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How can a polynomial such as $x^3 + 1$ be converted to its binary form of $1001$. Likewise, $10100001 = x^7 + x^5 + 1.$

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  • $\begingroup$ What do you mean by "the binary form of a polynomial"? $\endgroup$ – David Richerby Nov 2 '18 at 16:42
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Just put the value of $x=10$ then

$$10^3+1=1001$$

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    $\begingroup$ What if polynomial is like $x^2 -x $ ? $10^2 -10 = 90 $? $\endgroup$ – user35837 Mar 11 '17 at 6:20
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The polynomial notation is a shortcut to write binary code while omitting the zeros, it's useful to crunch CRC communication checksum to verify electric signal quality with an XOR comparison operation. Then a binary code like 1 1000 0000 0000 0101 may be noted $x^{16} + x^{15} + x^2 +1$.

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  • $\begingroup$ What is the polynomial of this? 0xC96C5795D7870F42 Could you help me? $\endgroup$ – Arash Nov 9 '20 at 4:42
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For converting polynomial to its binary form $$p(x) = x^{3} + 1$$ you have to first reduce the coefficients mod 2. This gives us $$x^{3} + 1$$ Now simply substitute $x=2\;$ and evaluate, this gives the d+1 bit number(where d is degree of the polynomial):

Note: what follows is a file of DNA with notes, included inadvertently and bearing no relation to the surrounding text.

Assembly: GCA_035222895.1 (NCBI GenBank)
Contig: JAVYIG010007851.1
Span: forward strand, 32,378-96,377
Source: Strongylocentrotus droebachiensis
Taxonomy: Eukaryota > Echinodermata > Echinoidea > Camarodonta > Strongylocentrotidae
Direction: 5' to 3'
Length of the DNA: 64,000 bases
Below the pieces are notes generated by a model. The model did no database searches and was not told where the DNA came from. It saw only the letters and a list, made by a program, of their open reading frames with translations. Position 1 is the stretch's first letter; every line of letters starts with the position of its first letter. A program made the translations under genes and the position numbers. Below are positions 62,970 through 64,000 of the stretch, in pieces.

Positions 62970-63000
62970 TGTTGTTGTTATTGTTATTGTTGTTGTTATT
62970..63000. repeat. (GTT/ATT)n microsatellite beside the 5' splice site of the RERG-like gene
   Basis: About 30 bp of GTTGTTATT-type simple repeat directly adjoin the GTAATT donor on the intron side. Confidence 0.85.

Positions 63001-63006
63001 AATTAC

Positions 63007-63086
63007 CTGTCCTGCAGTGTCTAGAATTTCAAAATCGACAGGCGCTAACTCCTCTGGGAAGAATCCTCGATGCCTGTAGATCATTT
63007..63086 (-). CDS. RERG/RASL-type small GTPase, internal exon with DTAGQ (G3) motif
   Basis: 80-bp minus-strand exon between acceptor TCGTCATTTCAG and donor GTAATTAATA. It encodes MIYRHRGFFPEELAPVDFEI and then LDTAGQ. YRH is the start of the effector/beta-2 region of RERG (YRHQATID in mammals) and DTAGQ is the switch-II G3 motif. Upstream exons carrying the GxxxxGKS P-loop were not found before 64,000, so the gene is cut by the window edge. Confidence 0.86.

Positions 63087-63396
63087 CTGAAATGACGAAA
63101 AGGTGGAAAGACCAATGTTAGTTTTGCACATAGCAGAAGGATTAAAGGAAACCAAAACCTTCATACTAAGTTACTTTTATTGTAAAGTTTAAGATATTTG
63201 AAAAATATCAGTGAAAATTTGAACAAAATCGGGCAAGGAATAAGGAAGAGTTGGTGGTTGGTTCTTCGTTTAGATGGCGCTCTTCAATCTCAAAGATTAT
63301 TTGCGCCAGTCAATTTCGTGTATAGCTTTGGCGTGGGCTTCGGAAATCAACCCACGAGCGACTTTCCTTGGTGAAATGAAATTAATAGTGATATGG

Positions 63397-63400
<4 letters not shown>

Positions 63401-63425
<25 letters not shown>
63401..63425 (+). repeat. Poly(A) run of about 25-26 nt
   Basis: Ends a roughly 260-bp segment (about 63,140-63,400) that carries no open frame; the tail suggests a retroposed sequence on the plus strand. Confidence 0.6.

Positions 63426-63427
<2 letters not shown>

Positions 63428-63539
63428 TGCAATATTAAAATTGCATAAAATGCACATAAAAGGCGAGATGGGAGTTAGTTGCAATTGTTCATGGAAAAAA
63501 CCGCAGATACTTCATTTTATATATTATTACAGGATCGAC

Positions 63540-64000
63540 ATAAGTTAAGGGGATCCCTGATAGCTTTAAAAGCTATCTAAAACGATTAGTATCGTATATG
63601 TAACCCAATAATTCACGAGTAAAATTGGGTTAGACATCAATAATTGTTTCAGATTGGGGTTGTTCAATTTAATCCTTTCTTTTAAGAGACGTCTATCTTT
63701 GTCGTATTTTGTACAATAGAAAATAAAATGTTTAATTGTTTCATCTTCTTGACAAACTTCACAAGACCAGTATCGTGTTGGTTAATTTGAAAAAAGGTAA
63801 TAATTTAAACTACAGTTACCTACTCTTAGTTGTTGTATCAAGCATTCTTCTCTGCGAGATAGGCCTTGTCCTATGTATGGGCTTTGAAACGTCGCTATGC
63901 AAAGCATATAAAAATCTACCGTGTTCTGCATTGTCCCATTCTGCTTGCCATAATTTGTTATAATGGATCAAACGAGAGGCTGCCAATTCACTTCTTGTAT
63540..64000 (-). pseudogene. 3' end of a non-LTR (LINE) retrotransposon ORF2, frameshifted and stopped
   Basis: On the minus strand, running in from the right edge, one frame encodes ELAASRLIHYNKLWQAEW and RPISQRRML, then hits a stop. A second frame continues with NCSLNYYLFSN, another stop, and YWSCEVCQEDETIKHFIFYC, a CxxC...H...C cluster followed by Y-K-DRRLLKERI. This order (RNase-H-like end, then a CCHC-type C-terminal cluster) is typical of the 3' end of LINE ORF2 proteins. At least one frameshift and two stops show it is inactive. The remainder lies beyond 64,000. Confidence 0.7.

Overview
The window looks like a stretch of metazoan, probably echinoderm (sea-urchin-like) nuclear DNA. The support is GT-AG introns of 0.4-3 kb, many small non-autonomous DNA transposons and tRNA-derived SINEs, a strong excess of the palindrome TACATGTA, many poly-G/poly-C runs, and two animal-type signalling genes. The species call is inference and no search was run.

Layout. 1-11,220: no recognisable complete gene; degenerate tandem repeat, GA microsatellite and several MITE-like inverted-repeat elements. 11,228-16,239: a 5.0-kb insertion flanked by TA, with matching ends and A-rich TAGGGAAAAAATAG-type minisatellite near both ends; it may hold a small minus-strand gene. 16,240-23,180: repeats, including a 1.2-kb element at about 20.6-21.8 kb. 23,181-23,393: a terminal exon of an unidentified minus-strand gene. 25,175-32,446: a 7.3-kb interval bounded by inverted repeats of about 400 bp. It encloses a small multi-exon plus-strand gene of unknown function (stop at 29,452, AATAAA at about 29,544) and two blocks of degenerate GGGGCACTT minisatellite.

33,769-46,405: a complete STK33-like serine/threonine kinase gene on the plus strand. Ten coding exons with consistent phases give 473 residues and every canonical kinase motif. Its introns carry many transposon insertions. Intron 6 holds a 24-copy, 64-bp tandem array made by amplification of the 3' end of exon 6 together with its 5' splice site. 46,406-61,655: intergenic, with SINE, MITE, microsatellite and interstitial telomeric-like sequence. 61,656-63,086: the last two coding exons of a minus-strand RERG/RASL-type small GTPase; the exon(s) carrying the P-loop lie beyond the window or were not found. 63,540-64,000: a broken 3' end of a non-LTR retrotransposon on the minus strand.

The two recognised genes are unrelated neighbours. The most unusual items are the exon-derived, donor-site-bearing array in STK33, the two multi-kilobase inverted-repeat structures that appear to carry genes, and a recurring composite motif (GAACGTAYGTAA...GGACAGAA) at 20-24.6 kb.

$$1000_2 + 0001_2 = 1001_2 = 9_{10}$$

for ex: $$p(x) = x^2-x$$ for each coefficient of p(x) take mod 2 then this gives us : $$p'(x) = x^2-x$$ Now, substitute x = 2 (since degree of polynomial is 2 then it gives us 3(=2+1) bit number) and convert each value to its binary form then evaluate it $$100_2 - 010_2 = 010_2 = 2_{10}$$

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For this example: $x^7 + x^5 +1$

  1. You have to see the grade of the polynomial. In the case of the above example it is 7.

  2. Write the grade of the polynomial to 0. This will be the grades of the polynomial. In our case:

    7 6 5 4 3 2 1 0

  3. And, lastly write a 1 under each grade ONLY if it has an $x$. Like this:

    7 6 5 4 3 2 1 0

    1 0 1 0 0 0 0 1

So the result is 10100001. Basically you are replacing each $x$ with a 1, and if it doesn't have an $x$, you replace it with a 0.

Note: Grade 0 is a 1 because it is $2^0$.

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